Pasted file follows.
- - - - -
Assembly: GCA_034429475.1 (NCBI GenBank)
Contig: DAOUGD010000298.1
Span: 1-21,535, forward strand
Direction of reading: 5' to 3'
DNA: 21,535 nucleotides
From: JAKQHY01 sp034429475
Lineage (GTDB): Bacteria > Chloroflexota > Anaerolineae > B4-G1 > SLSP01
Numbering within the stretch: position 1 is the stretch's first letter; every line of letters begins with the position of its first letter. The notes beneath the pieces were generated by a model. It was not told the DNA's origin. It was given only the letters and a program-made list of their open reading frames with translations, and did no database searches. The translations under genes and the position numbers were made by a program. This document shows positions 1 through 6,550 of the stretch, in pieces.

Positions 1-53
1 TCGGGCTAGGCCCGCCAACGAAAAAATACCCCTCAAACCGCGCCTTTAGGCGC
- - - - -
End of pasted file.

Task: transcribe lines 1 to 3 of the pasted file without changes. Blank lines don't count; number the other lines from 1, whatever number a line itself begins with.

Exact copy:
Assembly: GCA_034429475.1 (NCBI GenBank)
Contig: DAOUGD010000298.1
Span: 1-21,535, forward strand